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What is Considered a Cottage Food in Arkansas?

by Kristin Higgins - October 11, 2017

UPDATE: Act 1040, known as the Arkansas Food Freedom Act, will completely replace Arkansas' existing Cottage Food law when it takes effect July 28, 2021. For more information on selling homemade food to consumers, read our July 2021 blog post


Original Blog Post

Back in August, I got an email asking whether jams and jellies could be sold in a booth at a flea market under Arkansas' Cottage Food law. 

The answer: No. 

Cottage Food laws are meant to allow small producers to bake, cook, etc. certain low-risk foods (aka "non-hazardous foods") in unlicensed kitchens and offer those foods for sale. Like other states, Arkansas's law clearly defines what can be sold and where.

The Public Policy Center provides an overview of what's covered and required of Cottage Food production operations in this revised fact sheet. Here are some of the basics:

What Foods Can Be Sold

  • Bakery products
  • Candy
  • Fruit butters
  • Jams
  • Jellies
  • Chocolate-covered fruit and berries that are not cut
  • Other items identified by the Department of Health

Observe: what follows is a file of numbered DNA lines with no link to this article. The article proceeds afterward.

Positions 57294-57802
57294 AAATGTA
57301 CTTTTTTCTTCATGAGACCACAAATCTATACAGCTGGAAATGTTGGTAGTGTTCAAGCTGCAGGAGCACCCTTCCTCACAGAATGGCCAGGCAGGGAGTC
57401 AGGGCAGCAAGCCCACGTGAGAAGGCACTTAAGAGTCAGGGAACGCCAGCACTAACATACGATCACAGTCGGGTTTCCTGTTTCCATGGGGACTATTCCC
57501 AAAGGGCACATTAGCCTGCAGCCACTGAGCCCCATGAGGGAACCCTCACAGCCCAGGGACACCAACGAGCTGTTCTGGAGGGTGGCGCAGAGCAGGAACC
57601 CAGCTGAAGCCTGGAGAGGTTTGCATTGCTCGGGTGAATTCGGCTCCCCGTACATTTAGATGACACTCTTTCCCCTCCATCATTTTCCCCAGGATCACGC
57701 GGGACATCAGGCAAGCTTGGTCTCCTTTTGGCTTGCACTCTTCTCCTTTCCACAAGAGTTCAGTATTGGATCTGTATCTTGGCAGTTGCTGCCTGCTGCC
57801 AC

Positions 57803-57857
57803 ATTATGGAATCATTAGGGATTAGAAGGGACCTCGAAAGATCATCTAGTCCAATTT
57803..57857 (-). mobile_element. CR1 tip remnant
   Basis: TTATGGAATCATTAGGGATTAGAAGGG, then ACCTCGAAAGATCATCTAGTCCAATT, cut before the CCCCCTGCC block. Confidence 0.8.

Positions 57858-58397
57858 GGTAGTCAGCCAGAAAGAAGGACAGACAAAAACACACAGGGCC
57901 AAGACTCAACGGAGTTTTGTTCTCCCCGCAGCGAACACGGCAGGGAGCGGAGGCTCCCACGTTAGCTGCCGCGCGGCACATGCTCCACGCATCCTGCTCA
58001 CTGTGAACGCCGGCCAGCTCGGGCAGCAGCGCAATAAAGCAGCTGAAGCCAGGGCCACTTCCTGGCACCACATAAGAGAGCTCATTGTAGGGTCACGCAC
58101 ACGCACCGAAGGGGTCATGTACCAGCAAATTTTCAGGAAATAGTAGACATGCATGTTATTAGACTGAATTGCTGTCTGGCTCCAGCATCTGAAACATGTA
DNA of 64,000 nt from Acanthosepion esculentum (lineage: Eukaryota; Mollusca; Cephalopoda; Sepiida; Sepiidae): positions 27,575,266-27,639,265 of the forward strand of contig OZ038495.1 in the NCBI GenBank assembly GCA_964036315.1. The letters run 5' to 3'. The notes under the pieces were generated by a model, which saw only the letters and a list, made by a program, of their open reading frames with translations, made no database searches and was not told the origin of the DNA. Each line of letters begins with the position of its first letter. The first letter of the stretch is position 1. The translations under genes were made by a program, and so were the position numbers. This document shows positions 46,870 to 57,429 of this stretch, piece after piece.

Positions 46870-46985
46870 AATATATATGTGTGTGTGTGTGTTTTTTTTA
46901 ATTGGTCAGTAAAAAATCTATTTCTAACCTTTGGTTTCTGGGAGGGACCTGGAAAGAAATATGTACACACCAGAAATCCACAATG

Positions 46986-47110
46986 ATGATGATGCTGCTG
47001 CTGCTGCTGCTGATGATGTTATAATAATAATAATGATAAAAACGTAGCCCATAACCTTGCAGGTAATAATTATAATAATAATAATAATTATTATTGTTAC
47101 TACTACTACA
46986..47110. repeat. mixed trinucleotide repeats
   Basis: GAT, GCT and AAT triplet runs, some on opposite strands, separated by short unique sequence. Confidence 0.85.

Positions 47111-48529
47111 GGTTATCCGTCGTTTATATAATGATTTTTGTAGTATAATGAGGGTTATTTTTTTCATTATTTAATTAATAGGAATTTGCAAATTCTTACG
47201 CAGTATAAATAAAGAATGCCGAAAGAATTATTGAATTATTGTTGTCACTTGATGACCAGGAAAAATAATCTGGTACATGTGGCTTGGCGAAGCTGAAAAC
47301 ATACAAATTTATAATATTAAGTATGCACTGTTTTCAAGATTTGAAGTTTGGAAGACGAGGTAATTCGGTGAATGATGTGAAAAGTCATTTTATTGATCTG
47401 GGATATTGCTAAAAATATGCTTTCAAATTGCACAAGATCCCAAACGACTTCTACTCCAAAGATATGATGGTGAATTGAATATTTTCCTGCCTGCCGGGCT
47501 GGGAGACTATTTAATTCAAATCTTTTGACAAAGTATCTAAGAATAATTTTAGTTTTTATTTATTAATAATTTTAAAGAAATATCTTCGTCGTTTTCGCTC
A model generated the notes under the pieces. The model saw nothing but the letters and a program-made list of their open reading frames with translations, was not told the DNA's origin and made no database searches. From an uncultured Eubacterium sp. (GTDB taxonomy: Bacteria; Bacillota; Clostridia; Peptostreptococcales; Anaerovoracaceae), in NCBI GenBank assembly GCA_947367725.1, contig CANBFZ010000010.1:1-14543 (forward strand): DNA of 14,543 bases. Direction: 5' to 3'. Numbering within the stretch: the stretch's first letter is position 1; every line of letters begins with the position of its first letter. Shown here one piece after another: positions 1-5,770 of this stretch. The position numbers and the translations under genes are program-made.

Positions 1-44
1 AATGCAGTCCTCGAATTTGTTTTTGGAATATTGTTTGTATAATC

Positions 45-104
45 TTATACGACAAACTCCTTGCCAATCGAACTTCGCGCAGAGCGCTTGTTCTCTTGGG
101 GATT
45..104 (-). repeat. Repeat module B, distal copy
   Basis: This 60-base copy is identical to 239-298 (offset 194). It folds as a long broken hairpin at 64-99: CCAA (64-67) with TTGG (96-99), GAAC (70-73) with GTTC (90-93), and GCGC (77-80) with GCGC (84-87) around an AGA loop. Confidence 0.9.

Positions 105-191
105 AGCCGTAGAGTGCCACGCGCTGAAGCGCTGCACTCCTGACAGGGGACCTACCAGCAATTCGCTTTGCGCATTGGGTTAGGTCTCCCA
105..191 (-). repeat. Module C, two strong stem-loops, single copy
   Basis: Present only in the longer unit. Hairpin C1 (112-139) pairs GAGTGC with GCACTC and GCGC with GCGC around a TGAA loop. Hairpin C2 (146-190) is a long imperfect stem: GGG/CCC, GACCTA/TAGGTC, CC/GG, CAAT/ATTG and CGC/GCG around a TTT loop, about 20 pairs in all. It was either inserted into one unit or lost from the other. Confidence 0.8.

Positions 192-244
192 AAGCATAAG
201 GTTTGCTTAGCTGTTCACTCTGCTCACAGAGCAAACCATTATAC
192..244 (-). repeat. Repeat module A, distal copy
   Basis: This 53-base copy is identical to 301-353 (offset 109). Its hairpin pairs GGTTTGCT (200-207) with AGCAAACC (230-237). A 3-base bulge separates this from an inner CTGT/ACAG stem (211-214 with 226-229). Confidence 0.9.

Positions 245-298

Legislators added Chocolate-covered fruit and berries that are not cut to the list of Cottage Foods in 2017.

An important caveat: Sugar-free jams, jellies, fruit butters and some candy and bakery products made with sugar substitutes are considered potentially hazardous food and may not be sold under this law as Cottage Food products.

Food items that must be kept refrigerated or hot to remain safe to eat are not allowed to be sold as a Cottage Food item either. Examples are cheesecake, cream pies or bakery items containing meat, cream or cheese filling.

Where Cottage Foods Can Be Sold

Cottage Foods can only be sold direct from the manufacturer to the customer either from the site where the food was made or at a farmer's market, county fair or special event. The farmer's market can be a physical location or an online market after the passage of Act 399 in 2017.

You can see now why a flea market isn't a suitable location (when considering the law's definition) for someone wanting to sell a Cottage Food item. 

Arkansas requires some specific language on the packaging. That language, however, does not provide liability protection, so anyone who is injured by consuming the product can still sue the person who made the Cottage Food item. 

Read more about the law and its requirements in Extension's fact sheet on Cottage Food.